Thursday, March 10, 2011

Day Two Costa Rica Immersion

We had a good opening start day yesterday. As is typical we began with introductions and we spent some time clarifying intentions for the week. We have a very lovely group of folks- many of whom did Part One Immersion with me last year and many who are joining in this time.  We spent a little time on the Cycles of Creation and the guiding goddess archetypes for each phase of the cycle. Then we launched into a strong back bend practice.

It is so interesting teaching people Anusara Yoga all over the world because there are so many things that everyone knows and then so many things that vary community to community, depending on the local teacher's teaching style, the community's access to larger venues and workshops and so on. Add in a language difference and cultural difference and all of a sudden, teaching a basic class is not so basic! At any rate, first mornings to me are about getting to know the group, getting them used to me and my teaching style, helping them get bonded and comfortable with each other and so on. We did a strong practice but nothing to technical or foreign. Strong surya namaskars, handstand, pinca mayurasana, strong standing postures, hip openers and quad stretches, some back bends, some forward bends and twists. The general template. Basics.

After lunch we talked about Shri, beauty and refinement and tied that into the 3 A's the 5 shaktis and the group did a little writing and sharing. We did a very technical asana class in the afternoon based on questions, injuries, challenges that students were having in the poses from the morning. It is always so fun to watch a group really wake up to the fact that yoga does not have to hurt! I think for so many people, the alignment at first seems tedious or slow or like it is holding them back from the joy of the movement, etc. But when it begins to dawn on people that the pain they have been enduring in their postures every time they practice can be remedied by the application of these principles, by small shifts in their placement, by more engagement, etc. then what happens is  a deluge of questions like "What about this pose?" and "What about my low back in that pose?" and so on. Good times.

I think that is the thing about selling alignment to people- it has to be relevant. And what makes it relevant to different people varies. For me, I got started in Iyengar Yoga and so alignment was what you got. I mean if you didn't find it relevant, then good luck staying in that practice. I immediately grokked the profundity of the alignment on all levels. I had no trouble seeing that the minute details were linked to the larger play of consciousness. I always saw it as a way to anchor my attention while aligning my body. My efforts were not always infused with compassion or love, mind you, but I understood what it was about.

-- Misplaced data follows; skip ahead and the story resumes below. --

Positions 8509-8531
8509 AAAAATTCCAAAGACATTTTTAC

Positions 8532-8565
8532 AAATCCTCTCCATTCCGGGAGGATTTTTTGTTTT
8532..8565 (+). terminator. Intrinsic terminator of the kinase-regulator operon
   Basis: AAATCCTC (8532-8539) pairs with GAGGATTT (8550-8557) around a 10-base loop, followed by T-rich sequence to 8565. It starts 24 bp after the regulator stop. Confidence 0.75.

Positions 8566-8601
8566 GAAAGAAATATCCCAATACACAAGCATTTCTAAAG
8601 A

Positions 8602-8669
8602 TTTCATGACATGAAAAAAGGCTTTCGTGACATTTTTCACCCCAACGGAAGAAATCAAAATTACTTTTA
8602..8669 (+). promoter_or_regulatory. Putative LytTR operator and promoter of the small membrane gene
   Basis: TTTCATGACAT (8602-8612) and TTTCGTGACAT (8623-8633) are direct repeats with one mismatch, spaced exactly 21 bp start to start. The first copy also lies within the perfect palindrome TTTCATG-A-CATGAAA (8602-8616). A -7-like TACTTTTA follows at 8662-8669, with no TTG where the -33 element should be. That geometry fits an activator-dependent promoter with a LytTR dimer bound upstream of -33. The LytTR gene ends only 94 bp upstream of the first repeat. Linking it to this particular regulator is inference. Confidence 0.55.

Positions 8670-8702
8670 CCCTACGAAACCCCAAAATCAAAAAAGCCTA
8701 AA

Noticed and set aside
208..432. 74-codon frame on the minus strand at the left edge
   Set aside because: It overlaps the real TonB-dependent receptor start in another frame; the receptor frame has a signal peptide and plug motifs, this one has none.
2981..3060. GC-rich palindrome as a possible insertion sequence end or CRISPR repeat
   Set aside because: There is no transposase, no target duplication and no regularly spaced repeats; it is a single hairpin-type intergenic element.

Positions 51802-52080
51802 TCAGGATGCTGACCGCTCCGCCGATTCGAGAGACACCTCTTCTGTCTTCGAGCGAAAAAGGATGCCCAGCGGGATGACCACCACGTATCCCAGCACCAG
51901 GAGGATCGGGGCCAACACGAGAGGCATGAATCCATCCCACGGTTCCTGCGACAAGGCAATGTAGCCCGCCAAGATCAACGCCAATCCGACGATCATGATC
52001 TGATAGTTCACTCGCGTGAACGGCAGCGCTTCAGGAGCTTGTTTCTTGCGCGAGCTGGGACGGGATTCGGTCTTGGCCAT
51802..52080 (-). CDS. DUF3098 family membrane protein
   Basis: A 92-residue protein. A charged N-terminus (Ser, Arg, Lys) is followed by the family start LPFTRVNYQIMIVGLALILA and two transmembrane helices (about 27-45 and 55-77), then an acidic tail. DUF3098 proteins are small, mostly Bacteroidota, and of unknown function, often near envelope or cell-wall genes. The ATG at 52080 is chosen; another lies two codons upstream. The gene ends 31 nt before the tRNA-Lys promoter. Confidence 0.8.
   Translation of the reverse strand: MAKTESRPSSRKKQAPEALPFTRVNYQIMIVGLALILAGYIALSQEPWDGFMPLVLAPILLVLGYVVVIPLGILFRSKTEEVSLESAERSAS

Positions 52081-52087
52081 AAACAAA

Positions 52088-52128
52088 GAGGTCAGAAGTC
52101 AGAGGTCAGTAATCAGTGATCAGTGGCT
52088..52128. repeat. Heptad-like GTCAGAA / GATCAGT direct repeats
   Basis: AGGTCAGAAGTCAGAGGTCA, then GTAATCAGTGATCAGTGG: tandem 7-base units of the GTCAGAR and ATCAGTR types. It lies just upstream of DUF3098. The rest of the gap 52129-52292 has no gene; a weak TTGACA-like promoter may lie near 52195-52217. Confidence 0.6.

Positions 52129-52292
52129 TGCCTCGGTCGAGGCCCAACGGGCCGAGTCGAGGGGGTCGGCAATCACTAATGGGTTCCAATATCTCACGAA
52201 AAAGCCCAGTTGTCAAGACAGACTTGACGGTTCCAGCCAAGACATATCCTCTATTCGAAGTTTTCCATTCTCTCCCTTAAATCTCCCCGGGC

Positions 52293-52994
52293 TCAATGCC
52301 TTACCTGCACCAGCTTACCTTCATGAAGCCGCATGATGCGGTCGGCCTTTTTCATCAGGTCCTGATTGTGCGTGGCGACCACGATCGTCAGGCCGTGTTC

I think, too, it helped  that I was brought up in gymnastics where we were graded on the execution of optimal form. There was a right way to do the routines and the various "tricks". Some of that was external- like for competition. Some of that was functional. For instance, if you are doing a back flip and you do not take your head back at just the right time, you won't flip, you will fall on your butt or worse- your back or your head. So, it was very familiar to me to do what my teacher said because when it came to athletics and such, I was used to being coached and I really liked it.

Anyway- I understand that many people get many years into yoga before they are exposed to an alignment-oreinted approach and that transition can be rough for a lot of reasons. Truth be told, I have watched a lot of boring, long demos in my life to learn what I know. I have spent a lot of hours in yoga classes where there was no sweat, no heat from movement, no "pay off pose" that day, just lots of details, technique and watching. I get it. Believe me. But I do not look at my yoga education on a daily basis. I know some days and classes and workshops are going to be "great practices" and others are going to be more technical education for the intellect. Some experiences will inspire my heart. I am not so concerned about what is happening in the short term- I take a much longer view because I can look back over time and see what the various combinations of experiences has yielded. And I am happy with that. After all, we have to educate all three aspects of who we are - body, mind and heart and it doesn't always happen at the same time in the same class, etc.

We ended the day with some pranayama and meditation and a long savasana. Good times. I got to bed early, slept well and since it is light so early here, I woke up with plenty of time to meditate and write this morning. All right. More tomorrow.

1 comment:

Jason Lobo said...

Beauty. Poignant. Thank you for the view. It seems to me that there are students who prefer to do "bad" yoga and bear the pain of it because it gives them some sense of instant gratification, or someone told them they were really good at it, or on a deep level they are resisting a shift. from wiki on deferred gratification: "Research also indicates that animals do not defer gratification, but instead apply hyperbolic discounting, so, the intellectual problem of delayed gratification is philosophically fundamental to human nature."
I miss you!